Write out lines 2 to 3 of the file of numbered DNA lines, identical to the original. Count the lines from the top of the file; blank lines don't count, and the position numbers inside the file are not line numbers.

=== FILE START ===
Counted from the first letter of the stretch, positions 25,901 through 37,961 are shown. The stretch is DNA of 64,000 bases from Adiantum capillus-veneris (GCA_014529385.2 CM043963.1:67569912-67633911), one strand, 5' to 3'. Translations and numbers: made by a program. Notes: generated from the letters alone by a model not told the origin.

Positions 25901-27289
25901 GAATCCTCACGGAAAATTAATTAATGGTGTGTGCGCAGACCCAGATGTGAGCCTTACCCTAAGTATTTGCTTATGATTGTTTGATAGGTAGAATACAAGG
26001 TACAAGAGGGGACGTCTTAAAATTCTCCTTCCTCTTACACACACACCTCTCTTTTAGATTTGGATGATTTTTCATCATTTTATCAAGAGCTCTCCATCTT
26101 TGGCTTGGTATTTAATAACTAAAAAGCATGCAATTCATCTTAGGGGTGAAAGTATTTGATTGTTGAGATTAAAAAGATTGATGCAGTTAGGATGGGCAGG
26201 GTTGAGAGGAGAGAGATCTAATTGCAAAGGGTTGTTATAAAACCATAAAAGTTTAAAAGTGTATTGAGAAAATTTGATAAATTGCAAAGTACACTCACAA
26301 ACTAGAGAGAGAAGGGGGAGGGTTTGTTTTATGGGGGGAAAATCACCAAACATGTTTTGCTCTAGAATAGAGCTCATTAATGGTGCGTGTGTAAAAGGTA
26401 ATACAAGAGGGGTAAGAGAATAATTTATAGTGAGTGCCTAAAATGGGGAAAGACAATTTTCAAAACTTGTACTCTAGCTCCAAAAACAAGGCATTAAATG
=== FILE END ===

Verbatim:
Positions 25901-27289
25901 GAATCCTCACGGAAAATTAATTAATGGTGTGTGCGCAGACCCAGATGTGAGCCTTACCCTAAGTATTTGCTTATGATTGTTTGATAGGTAGAATACAAGG